OPINION: Last week I wrote about the standard of language and terminology most of us expect, reasonably or otherwise, of our politicians. I wrote then that it takes a high degree of skill to make a witty political comment which gains attention but does not cause offence. That is particularly so if repeating or paraphrasing a comment made by someone else. Knowing the history of the comment is as important as knowing how and where to use it. Many aspiring politicians have failed that test.
Last week The Opportunities Party leader Gareth Morgan proved the point when he appeared to breach that generally accepted standard. When responding to the election of Jacinda Ardern to the leadership of the Labour Party he said, “You can put lipstick on a pig and you’ve still got a pig.”
There was a predictable firestorm of protest, which was probably the intention of the remark but it was far from original and it was clumsily used.
It was used most recently by former US President Barack Obama during his political campaign of 2008. His opponents in the McCain Campaign took offence, claiming the analogy was aimed at their vice-presidential nominee Sarah Palin. The Obama camp claimed that the expression means that you can dress something up but it doesn’t change what it is. Only since the 1880s, when lipstick appeared in women’s cosmetics, has the concept been added to the maxim.
The incompatibility of pigs and female cosmetics was expressed as early as 1926 by the outspoken and often outrageous editor Charles Lummis, of the Los Angeles Times. When frustrated by the lack of public interest in history he wrote “Most of us know as much of history as a pig does of lipsticks.”
The exact wording of “putting lipstick on a pig” did not appear until much later.
In 1985, the Washington Post quoted a San Francisco radio host on plans for renovating Candlestick Park: “That would be like putting lipstick on a pig.”
In that case the “pig” referred to was clearly Candlestick Park.
A former governor of Texas, in her first budget-writing session in 1991, said, “This is not another one of those deals where you put lipstick on a hog and call it a princess.”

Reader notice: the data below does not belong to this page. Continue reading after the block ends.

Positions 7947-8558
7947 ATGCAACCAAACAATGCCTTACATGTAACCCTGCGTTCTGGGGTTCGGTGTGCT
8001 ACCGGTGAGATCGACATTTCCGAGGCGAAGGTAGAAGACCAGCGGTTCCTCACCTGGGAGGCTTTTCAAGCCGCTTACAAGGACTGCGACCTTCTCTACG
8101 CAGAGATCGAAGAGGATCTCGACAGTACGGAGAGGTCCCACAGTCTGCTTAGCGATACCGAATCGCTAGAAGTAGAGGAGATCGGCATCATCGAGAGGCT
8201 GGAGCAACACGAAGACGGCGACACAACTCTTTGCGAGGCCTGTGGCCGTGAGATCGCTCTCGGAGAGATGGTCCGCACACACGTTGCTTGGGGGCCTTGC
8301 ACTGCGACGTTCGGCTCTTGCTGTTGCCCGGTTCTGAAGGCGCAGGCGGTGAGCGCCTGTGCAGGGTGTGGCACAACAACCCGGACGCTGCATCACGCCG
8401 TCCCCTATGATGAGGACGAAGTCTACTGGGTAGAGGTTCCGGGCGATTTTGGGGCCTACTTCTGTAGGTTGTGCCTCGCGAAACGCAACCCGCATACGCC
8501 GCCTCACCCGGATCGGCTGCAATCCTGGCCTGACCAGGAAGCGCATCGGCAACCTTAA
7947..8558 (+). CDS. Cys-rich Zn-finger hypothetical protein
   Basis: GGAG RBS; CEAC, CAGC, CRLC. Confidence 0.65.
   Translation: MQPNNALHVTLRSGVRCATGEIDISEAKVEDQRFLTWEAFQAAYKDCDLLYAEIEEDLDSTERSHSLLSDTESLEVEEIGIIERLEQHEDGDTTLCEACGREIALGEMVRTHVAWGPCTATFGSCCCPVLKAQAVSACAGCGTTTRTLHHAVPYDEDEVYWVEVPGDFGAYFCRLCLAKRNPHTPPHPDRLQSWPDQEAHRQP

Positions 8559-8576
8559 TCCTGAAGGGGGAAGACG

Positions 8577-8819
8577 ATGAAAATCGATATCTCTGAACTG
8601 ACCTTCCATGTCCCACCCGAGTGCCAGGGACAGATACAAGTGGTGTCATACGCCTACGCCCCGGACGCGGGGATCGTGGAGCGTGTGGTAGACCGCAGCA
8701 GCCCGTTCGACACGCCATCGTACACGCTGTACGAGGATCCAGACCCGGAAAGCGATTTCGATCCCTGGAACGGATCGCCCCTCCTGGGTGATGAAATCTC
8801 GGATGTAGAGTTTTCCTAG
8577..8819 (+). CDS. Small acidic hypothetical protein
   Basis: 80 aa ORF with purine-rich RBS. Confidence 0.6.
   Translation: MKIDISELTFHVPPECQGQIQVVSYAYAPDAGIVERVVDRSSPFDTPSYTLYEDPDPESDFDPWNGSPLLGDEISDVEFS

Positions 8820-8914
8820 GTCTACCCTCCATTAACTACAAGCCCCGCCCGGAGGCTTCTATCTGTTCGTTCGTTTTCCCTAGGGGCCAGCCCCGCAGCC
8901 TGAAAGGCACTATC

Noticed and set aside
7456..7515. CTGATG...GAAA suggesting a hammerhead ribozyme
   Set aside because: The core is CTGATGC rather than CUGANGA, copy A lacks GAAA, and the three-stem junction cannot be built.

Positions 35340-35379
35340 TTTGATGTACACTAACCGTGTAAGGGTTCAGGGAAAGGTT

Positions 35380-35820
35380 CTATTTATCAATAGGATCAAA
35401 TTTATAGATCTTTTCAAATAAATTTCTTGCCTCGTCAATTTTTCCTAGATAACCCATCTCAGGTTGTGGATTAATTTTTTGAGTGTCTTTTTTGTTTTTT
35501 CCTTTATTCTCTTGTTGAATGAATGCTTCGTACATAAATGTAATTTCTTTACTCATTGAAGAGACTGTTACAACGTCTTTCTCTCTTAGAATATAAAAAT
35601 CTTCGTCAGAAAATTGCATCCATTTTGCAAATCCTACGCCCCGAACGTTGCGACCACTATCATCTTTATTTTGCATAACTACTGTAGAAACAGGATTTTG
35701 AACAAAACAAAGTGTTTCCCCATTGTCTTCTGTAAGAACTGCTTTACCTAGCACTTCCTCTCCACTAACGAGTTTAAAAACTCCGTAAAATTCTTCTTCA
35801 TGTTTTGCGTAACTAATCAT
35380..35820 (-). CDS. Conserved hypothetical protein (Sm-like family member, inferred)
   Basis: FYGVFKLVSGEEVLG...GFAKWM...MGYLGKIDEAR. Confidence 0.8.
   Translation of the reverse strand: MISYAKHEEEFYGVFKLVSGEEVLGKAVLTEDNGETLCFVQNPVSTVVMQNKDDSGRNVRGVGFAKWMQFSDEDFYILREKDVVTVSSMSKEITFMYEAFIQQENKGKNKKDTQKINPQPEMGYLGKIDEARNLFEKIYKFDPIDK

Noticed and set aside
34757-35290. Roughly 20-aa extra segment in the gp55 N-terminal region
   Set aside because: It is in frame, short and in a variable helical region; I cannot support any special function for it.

Thereafter the comment became a barb aimed at mostly women and requires a great deal more skill, if it is to be used as an effective humorous political criticism rather than a cause for offence, than in former times.
Many people will recall the maxim that “You can’t make a silk purse from a sow’s ear” which seems to have originated in the mid-16th century. Another old saying of that era refers to the ridiculous idea of a dressing up a pig: “A hog in armour is still but a hog” was recorded in 1732 by British physician Thomas Fuller. A Classical 1796 Dictionary of the Vulgar Tongue by Francis Grose explains that “a hog in armour” was an “awkward or mean looking man or woman, finely dressed”. Charles Spurgeon noted another variation in his 1887 compendium of proverbs, The Salt-Cellars: “A hog in a silk waistcoat is still a hog,” meaning, “Circumstances do not alter a man’s nature, nor even his manners.”
When Morgan used the comment last week he clearly had not thought the matter through or considered how bad it would sound. Regardless of what people may think of his policies, that one unfortunate remark will tarnish his party and his image for some time.
While he has tried to pass it off as a reference to the failure of the new Labour leadership to change the real nature of the party, that does not wash. When others skilfully used the maxim, it was applied to political campaigns or inanimate objects, never an individual as Morgan did. That was a serious error of judgment. I have no doubt that if the new Labour Party leader was a belligerent and bewhiskered old journalist like me he would not have made the remark. He may well have made other, even more caustic remarks as there is probably much more to work on but the “lipstick on a pig” comment can only be aimed at women, in this case an individual woman.
Ardern’s response, that she would happily include Morgan in her email list so he would better understand Labour’s policies, was as gracious as his comment was stupid. Only the late David Lange had the ability to deflect a coarse political comment with such refinement, and therein lies the difference between them.